It’s not glamorous. It’s not sexy. It’s not fun. It’s not easy to talk about.
It’s time to address the stigmas of mental illness.
An estimated one in four adults aged 18 or older in the U.S. live with a diagnosable mental health disorder. This means it’s nearly impossible to go through life and not know someone or be personally impacted by a mental illness.
This week, The Badger Herald made a point to feature mental health issues in our paper. As someone who deals with depression and anxiety myself, I know how hard it can be to talk about mental health. We decided it was time to change that.
It’s time to talk openly and candidly about our unseen struggles. Too often we push aside our own mental health needs. But just because an ailment is not as visible as a broken leg doesn’t mean it can’t or shouldn’t be treated.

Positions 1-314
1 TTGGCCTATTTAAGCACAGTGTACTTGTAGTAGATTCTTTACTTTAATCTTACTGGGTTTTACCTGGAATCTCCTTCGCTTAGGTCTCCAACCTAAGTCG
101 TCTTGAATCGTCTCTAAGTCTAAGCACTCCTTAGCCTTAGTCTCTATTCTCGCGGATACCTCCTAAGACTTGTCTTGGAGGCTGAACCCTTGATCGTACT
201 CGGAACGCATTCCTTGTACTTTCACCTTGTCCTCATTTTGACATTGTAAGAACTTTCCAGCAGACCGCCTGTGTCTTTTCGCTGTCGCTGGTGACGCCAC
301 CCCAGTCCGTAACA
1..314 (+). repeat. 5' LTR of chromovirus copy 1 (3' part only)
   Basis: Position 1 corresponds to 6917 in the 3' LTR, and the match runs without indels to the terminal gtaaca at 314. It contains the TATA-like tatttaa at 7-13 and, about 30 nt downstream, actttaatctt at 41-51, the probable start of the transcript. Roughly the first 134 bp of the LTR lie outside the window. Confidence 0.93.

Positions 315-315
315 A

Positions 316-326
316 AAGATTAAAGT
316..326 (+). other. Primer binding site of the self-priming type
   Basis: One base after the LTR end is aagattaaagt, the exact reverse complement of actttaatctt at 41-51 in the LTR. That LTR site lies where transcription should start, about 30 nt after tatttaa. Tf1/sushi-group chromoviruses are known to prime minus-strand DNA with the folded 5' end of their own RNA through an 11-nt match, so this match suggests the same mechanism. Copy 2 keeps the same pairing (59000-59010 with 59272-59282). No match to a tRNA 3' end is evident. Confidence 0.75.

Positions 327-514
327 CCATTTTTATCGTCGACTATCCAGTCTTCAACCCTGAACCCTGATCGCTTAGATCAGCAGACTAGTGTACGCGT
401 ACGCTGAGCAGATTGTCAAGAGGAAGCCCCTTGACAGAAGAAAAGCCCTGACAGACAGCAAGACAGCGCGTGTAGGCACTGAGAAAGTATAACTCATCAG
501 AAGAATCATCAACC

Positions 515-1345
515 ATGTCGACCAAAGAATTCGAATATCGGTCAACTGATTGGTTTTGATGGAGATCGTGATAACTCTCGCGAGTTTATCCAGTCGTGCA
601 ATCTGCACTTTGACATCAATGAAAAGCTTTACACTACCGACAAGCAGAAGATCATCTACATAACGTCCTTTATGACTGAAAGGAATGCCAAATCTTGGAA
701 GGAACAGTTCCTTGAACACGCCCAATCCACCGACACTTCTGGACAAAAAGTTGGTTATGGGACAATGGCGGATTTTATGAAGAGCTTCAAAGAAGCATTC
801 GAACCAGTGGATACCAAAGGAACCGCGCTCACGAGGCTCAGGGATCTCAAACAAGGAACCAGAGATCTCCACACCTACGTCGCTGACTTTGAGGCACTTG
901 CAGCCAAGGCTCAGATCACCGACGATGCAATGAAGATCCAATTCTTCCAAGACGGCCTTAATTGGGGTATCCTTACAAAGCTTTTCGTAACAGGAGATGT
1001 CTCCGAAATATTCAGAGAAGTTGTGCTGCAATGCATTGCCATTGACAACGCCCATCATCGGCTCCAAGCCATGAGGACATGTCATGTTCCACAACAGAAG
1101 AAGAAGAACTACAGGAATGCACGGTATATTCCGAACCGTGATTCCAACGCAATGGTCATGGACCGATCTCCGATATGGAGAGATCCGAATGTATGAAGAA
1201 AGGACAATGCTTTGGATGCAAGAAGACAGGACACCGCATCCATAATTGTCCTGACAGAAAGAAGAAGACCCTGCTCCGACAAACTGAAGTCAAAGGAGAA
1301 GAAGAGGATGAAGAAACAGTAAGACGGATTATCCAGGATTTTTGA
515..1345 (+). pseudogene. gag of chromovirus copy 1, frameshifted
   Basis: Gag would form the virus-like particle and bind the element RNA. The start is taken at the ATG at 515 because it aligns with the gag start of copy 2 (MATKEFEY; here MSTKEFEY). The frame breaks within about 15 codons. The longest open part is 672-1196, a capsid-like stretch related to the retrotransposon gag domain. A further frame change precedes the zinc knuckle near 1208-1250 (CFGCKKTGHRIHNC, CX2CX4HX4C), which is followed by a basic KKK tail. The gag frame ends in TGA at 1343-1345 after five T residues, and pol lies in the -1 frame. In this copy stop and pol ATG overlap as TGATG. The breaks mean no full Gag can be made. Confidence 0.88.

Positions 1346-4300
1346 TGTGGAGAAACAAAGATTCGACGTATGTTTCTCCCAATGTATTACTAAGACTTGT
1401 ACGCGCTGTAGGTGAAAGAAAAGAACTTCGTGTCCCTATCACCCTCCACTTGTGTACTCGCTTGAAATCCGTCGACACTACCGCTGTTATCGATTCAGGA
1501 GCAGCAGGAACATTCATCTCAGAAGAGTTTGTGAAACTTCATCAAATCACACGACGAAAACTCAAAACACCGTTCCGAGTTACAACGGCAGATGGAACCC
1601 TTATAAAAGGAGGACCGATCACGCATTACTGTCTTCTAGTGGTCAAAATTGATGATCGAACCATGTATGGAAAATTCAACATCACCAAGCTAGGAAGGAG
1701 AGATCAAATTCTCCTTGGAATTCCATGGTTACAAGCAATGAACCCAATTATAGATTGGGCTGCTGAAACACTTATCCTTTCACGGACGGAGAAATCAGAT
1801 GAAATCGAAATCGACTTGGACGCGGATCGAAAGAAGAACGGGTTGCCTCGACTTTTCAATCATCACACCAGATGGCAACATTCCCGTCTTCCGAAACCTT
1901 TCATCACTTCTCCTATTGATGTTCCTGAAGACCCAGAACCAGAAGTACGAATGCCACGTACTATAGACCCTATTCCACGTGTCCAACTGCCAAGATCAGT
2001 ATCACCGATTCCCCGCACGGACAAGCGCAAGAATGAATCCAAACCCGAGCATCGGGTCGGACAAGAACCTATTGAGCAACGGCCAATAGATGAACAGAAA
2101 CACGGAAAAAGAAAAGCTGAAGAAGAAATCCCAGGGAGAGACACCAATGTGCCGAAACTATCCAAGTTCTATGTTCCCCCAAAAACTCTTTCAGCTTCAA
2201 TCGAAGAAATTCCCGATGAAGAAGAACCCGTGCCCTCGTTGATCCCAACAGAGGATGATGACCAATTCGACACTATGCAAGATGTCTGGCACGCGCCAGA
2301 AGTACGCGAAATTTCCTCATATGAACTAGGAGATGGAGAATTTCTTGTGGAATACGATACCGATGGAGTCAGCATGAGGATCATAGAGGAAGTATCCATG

College students in the 21st century face mounting pressures. Because of this, we can no longer put mental health on the back burner. As students under incredible amounts of stress, it is important to seek help when needed. There are numerous resources on campus that want to be the ones to help.
From participating in student organizations like National Alliance on Mental Illness and Ask.Listen.Save. to talking to a professional at University Health Services, there is no shortage of outlets where you can talk about your mental health and well-being.
There is never a wrong time to ask for help. Though it may seem like there are not enough hours in the day to schedule an appointment at UHS, it is possible. Make time for yourself and prioritize self-care. This may be easier said than done, but the results are worth it.
If you know someone who is struggling, don’t be afraid to talk to them. You never know how deeply someone might be hurting before it’s too late.
The most important step we can all take in addressing stigmas surrounding mental illness is talking about it. So let’s talk.